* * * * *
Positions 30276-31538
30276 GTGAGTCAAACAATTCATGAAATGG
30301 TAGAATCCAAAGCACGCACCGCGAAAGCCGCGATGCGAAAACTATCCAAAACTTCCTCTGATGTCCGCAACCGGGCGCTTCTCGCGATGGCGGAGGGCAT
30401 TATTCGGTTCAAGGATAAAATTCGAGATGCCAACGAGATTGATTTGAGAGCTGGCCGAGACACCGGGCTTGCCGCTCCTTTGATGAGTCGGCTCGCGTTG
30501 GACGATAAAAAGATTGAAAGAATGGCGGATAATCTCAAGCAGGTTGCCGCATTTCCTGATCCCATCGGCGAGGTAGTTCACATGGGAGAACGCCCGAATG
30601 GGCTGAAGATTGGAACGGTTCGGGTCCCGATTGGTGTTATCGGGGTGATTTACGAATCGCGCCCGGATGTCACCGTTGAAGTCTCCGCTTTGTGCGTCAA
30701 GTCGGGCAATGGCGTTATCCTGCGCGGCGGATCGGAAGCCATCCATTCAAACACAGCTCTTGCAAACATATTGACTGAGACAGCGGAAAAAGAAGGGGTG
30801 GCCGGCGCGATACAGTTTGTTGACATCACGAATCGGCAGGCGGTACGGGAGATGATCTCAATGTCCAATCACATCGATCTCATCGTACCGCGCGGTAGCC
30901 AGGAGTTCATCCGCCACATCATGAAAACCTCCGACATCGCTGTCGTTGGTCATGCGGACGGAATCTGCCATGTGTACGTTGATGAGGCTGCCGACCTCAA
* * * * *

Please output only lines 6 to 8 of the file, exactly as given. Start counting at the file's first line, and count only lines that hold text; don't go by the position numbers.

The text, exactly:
30601 GGCTGAAGATTGGAACGGTTCGGGTCCCGATTGGTGTTATCGGGGTGATTTACGAATCGCGCCCGGATGTCACCGTTGAAGTCTCCGCTTTGTGCGTCAA
30701 GTCGGGCAATGGCGTTATCCTGCGCGGCGGATCGGAAGCCATCCATTCAAACACAGCTCTTGCAAACATATTGACTGAGACAGCGGAAAAAGAAGGGGTG
30801 GCCGGCGCGATACAGTTTGTTGACATCACGAATCGGCAGGCGGTACGGGAGATGATCTCAATGTCCAATCACATCGATCTCATCGTACCGCGCGGTAGCC